Any Punjab team playing in the final on home ground always draws encouraging spectator response. But then one thing or the other has always been missing. If the seating arrangements and infrastructure are good, the match timings may not be suitable for sports enthusiasts, most of whom are office-goers. But if the timings and other arrangements are good, the poor quality of contests keeps the spectators away. However, the football semi-finals and final fulfilled all spectator requirements. The matches were played in the evening and stretched into the night under floodlights. There was ample space available to accommodate the spectators in the sprawling stadium and above all, the high-voltage contests contributed to the electrifying atmosphere.
Although Jalandhar’s Guru Gobind Singh Stadium, too, witnessed some needle-contests in the quarterfinal league, yet the ingredients which go into making such competitions successful, were lacking in some way or the other. The stadium and infrastructure is inferior as compared to Ludhiana’s Guru Nanak Stadium and it also does not have floodlight facilities.
Opined former Indian hockey captain and Olympian Pargat Singh: "Both hockey and football are games which go down well with the robust Punjabis. These games involve display of strength, stamina, endurance and skill and Punjabis always take pride in asserting their supremacy in these spheres. What has been missing all these years is the right atmosphere for holding such contests. Poor management, inadequate publicity, and improper marketing, have contributed to the prevalent disinterestedness. Once, when the Pakistani hockey team played a Test match at Jalandhar a few years back, the stadium was packed to capacity in view of the high-quality contest. But ever since, we have seldom had such contests."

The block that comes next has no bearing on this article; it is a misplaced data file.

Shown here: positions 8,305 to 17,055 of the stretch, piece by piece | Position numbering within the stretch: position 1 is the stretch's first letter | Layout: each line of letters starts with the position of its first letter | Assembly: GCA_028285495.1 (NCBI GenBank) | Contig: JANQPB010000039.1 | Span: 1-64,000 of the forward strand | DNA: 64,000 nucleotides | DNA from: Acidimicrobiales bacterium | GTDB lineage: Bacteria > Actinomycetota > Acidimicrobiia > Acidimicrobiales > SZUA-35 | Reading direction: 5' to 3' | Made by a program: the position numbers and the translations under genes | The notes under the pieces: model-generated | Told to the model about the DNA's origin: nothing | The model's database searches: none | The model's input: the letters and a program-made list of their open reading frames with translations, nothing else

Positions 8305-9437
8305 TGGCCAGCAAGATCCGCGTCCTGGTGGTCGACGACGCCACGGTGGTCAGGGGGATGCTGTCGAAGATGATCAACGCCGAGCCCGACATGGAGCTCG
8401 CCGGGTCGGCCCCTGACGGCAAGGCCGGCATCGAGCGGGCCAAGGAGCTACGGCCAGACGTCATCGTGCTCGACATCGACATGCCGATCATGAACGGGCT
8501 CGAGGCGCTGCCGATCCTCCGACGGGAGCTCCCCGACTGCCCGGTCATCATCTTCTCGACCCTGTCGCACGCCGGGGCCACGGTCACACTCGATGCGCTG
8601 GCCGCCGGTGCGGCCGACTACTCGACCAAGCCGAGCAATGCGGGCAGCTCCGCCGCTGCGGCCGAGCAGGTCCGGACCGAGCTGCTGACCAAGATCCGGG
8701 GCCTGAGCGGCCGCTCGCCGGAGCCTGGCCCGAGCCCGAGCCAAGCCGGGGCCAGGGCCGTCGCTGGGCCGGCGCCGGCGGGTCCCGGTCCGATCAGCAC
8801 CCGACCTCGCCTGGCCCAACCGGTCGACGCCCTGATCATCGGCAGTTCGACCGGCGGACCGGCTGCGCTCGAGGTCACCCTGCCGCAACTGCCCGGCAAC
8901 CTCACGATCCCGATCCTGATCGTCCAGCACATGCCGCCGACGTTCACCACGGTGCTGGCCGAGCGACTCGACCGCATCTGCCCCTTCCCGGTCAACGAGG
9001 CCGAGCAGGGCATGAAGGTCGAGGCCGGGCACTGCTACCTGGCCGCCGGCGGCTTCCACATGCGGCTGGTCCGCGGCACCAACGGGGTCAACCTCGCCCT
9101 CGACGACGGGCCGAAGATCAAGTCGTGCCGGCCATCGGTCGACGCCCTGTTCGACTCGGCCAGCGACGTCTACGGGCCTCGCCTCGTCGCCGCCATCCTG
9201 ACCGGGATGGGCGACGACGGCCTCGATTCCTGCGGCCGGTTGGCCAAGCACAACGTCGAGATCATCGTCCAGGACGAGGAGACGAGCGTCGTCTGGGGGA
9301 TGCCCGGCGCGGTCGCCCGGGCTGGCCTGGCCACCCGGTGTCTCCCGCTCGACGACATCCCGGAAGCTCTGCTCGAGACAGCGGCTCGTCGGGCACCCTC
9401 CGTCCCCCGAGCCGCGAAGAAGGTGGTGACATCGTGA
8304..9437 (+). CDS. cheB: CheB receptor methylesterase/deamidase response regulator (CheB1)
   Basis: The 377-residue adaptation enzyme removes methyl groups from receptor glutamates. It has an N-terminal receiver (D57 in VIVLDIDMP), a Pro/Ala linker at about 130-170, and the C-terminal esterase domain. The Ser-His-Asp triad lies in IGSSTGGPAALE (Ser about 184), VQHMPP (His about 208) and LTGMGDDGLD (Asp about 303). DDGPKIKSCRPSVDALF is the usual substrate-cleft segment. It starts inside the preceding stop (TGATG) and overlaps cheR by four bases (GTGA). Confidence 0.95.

Just as the floodlit Guru Nanak Stadium
may prove to be a boon for Indian football in general and Punjab
football in particular, installation of floodlights in Punjab or Chandigarh
hockey stadia may also give a big boost to Indian hockey.
A keenly fought football or hockey match under ideal conditions with
adequate spectator facilities may perhaps be the best source of
entertainment in the present tension-ridden society. A cross-section of
the spectators interviewed at Guru Nanak Stadium during the football
final expressed a strong desire to watch more such contests. "It is
better to come and spend one-and-a-half hour here than watch TV or
movies, was the common refrain. Ludhiana has indeed shown the way. The